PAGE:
Start med å skru på studentovnen din. Skjær baguetten i to deler (First Price har en helt akseptabel og billig baguette), smør smør på den ene og sennep på den andre. Jeg alternerer mellom Iduns grovkornede og Bergbys søte pølsesennep. Legg masse Påskeskinke på den ene halvdelen og ost, hvis du har det, på den andre. Stek i ovn til osten smelter. Hold den varm for du skal lage dyppesausen:

Stek finhakket løk og hvitløk i et par spiseskjeer smør, når løken blir gyllen har du i et par spiseskjeer med hvetemel og rører til du har en løkmelsmørklump. Spe med litt vann, rør, spe, rør, spe. FERDIG! Neida, men du kjenner igjen teknikken ? Du skal lage en hvit saus, bare at du sper med vann eller kraft. Jeg sper med vann også hiver jeg oppi en buljongterning etterpå, så simpel er jeg. Når du har laget en passe tynn saus (den skal nesten være suppetynn) kan du begynne å smake til med sennep og honning. Det skal overraskende mye til, jeg tror jeg brukte minst et par spiseskjeer med grov sennep, en spiseskje Dijon og et par teskjeer med honning og Bergbys søte. Du må bare smake deg frem, det skal bli salt-søtt-godt. Når du er ferdig kan du helle litt av sausen over den ene baguettehalvdelen før du legger delen sammen, og så heller du resten av sausen på tallerkenen og spise smørbrødet med kniv og gaffel slik at du kan sveipe hver bit nedi sausen. Jeg fant ut at det er den greieste spisemetoden, hvis du skjærer baguetten i sånne fancy skrå skiver og prøver å dyppe hver bit i en liten suppeskål med saus ender du bare opp med saus nedover haka og den nye fine blusa di og kvelden ender med tårer. Det vil jeg ikke unne deg så for gids skyld, bruk kniv og gaffel!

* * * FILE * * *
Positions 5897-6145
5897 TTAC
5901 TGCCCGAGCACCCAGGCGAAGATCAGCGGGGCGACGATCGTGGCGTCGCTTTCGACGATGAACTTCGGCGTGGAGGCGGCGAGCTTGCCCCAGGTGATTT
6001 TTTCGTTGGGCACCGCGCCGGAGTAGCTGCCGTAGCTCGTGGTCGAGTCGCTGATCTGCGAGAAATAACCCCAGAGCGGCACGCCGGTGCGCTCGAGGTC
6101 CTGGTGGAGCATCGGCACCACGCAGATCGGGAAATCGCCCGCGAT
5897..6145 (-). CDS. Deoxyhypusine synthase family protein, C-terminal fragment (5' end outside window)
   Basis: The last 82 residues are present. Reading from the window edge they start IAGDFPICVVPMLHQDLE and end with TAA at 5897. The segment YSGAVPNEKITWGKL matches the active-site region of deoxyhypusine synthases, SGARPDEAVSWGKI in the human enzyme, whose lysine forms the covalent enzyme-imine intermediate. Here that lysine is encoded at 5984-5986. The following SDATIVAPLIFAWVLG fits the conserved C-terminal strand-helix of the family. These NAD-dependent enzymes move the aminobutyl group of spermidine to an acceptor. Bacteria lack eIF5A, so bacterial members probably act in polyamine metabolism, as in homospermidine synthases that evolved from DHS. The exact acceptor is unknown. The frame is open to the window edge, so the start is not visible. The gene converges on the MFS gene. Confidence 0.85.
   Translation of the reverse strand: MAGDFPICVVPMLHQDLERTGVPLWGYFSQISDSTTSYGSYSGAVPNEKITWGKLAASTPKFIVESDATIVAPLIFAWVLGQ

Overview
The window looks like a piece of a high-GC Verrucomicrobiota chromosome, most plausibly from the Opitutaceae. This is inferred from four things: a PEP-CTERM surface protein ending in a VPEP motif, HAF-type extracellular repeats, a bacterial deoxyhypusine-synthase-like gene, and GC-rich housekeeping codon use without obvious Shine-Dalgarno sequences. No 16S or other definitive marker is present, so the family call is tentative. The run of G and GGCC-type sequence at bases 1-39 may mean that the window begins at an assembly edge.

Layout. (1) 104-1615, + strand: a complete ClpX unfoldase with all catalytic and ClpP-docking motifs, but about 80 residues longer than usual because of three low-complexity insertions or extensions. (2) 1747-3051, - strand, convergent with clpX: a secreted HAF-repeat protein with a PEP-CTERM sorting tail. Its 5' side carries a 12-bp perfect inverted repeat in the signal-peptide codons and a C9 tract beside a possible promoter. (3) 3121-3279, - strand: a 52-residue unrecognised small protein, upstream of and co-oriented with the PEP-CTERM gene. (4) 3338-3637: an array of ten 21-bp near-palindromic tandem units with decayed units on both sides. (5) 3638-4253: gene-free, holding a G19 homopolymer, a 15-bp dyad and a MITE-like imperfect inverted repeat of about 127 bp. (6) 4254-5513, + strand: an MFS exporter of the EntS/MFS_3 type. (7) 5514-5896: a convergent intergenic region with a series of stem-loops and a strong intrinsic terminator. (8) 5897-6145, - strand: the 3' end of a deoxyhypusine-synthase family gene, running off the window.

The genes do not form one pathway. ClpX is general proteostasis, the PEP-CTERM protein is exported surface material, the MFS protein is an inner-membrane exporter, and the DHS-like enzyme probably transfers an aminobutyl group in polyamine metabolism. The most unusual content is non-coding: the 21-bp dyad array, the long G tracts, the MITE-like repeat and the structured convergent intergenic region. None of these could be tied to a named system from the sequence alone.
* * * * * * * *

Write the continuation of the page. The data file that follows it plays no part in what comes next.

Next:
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mar 26 2010

BBQ chicken pizza w/ thin italian crust..

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..will be on my table yet again tonight! I made a double batch of BBQ sauce last weekend, and stored it in a clean jar in my fridge, that must be okay to use, don’t you think ? I got the pizza recipe (the sauce I made from scratch) from PioneerWoman, and it was deeeliiiciosoo!